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These guys are happy because their little brains literally can't grasp the concept of global warming.
Zach Condon is an unlikely heartthrob. The band he fronts, Beirut, features neither dance beats nor electric guitars, and sells neither sex nor rebellion; its main influences are French chanson and Balkan and Mexican folk music. Onstage, he moves little, playing trumpet and ukulele and singing in the theatrically melancholic baritone of a pre-rock ‘n’ roll crooner. And yet, when he steps up to the mic, young girls scream, white-haired folks beam and everyone thrusts their arms into the air.
Speaking over the phone from his hometown of Santa Fe, N.M., the tousle-haired 25-year-old Condon admits this kind of crowd reaction is common around the world — and it leaves him happily baffled.
“It’s crazy,” he says. “When I started this project, I assumed that I always would have a lot of trouble at shows — I never went to them or played them growing up. It’s strange how important [they've] become for us â€¦ I go through phases [of] self-doubt and self-assuredness. I’d say I’m 80 percent of where I want to be.”
And what could give him that extra 20 percent? “Maybe a more fully realized persona. But I dunno — maybe people like the honesty. You want to change something, but you know in the back of your head that that might just take away from something else.”
Having been catapulted to fame five years ago after releasing his first album, “Gulag Orkestar,” Condon is still figuring out how to be comfortable as a star. His debut was essentially a solo project, recorded in his bedroom in his parents’ house and named after a city he’d only fantasized about visiting. Inspired by Eastern European folk music he heard while traveling in France, he simulated the sound of a brass band by overdubbing his trumpet, and sang decadent, romantic lyrics. Taste-making website Pitchfork called “Gulag” an “impressive and precocious debut,” there was a bidding war for it in the U.K., and Condon found himself unexpectedly popular, especially in Europe.
“As a 19-year-old kid with a first album out, I was like, ‘Fuck it. I’ll tell them anything they want to hear.’ And so all these myths developed. In Poland, they’re convinced that [jazz guitarist] Eddie Condon is my grandfather. In France they believe that I lived there for seven years when I dropped out of school at the age of 13.”
But Condon’s life is full of so many surprising left turns, he doesn’t really need to make up stories. When he was 14, he fell off a bridge onto a dry riverbed and broke his left arm; the resulting lack of mobility makes it tough for him to play the guitar — hence the ukulele that helps define Beirut’s sound. For his 2009 EP, “March of the Zapotec,” he traveled to southwestern Mexico and hired a 17-piece funeral band to back him up. In Brazil, in the same year, he encountered a number of “Beirutando” cover bands that sprang up after his song “Elephant Gun” became the theme of a popular TV show there; some substitute the traditional cavaquinho for the ukulele. (Condon says he wouldn’t be against the idea of collaborating with them, although, admittedly, “that’s getting a little meta.”)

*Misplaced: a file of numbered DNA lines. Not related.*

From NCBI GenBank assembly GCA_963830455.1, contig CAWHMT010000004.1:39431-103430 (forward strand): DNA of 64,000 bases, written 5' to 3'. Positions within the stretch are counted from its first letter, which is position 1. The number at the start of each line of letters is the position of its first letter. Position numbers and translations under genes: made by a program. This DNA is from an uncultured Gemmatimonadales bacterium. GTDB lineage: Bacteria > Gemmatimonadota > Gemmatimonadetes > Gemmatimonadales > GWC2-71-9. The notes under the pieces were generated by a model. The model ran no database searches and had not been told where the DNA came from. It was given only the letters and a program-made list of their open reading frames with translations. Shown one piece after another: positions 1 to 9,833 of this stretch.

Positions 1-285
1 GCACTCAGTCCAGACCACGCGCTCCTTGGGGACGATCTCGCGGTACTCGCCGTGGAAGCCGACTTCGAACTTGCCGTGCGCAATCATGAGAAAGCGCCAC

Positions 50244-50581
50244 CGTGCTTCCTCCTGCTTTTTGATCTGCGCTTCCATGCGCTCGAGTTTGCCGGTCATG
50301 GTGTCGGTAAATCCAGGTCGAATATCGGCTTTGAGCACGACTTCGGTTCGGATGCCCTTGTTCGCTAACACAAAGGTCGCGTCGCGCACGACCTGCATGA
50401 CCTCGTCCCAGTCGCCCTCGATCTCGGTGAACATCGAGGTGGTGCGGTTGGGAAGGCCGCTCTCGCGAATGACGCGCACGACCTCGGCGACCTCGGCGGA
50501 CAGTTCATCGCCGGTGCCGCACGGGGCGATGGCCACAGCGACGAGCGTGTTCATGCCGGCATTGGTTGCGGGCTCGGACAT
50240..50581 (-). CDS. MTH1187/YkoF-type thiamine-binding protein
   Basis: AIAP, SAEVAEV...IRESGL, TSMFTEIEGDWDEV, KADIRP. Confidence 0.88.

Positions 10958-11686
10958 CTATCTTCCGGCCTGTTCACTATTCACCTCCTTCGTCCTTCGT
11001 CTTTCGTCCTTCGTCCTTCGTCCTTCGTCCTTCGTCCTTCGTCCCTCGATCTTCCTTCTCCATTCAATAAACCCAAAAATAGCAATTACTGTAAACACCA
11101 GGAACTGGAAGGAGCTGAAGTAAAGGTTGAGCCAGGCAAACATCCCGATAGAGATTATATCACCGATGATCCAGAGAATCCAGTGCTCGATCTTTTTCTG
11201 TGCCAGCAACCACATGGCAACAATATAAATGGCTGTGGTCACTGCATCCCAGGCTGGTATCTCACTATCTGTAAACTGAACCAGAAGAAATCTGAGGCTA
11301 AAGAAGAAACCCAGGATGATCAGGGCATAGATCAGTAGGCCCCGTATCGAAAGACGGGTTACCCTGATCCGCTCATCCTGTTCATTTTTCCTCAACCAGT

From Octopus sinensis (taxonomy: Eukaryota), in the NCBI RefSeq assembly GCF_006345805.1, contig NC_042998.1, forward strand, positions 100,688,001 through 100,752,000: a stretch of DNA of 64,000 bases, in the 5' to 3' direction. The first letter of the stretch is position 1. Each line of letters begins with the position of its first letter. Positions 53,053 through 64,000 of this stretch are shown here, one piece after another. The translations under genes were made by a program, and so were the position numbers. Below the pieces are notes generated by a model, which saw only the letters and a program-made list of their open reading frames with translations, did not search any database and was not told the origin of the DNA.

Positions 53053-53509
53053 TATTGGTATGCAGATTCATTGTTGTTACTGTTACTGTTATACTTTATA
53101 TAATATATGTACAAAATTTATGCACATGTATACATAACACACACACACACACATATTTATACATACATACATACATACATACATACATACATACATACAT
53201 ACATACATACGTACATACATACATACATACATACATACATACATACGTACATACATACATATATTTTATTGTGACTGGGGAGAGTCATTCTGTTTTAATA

It was while touring Brazil that the “catalyst moment” for his new album, “The Rip Tide,” occurred: an accident on the beach left him with a punctured eardrum. He’d also developed a vocal polyp, but he kept playing live to positive reception, even though the music sounded “detuned and messed up” to him. “It was simultaneously ecstatic and super-depressing, and a lot to work through mentally … I was like, ‘Holy shit! I’ve been taken for the biggest ride of my life over the past five years, and it’s time to get some control over this situation.’”
Condon decided to settle down: He bought a house in Brooklyn, got married, acquired a dog and wrote songs that dealt with the concept of home. He also shut himself off from constant media attention and the prodding of music writers who, he says, expected his album to be a reaction to what they had written about his last — as if his career arc were “a critic party and I’m not invited.”
“The Rip Tide” is short, focused, full of hooks, and occasionally humorous in a deadpan way, with a song like “Vagabond” poking fun at the prevalent perception of Condon — which he himself has encouraged — as a romantic wanderer. The new songs pull back more than his earlier work, often in order to swell up again, like the tide that gives the album its name. For inspiration, Condon looked back at work he’d done in the pre-Beirut years, looking for his “original naïve energy;” the standout song “East Harlem” emerges from this time before his every musical move was scrutinized intently by an army of bloggers — or cover bands in Brazil.
Growing up artistically in public, says Condon, can be difficult. “There’s a lot of precautions you should probably take if you’re going to go down that route. I was a lonely kid, and I think that [success] is very affirming in a lot of ways, but it can make you a little oversensitive, and I never Google myself … Still a lot to learn, but it’s gotten better.”
For now, he’s looking forward to the challenge of playing Santa Fe next month — a town that at first supported him and then, he says, “imagined we’d gotten very big heads. That was kind of a sad sensation because I wanted so much for the approval of my hometown. It’s like a mildly disapproving parent. Keeps you in line — probably a good thing.”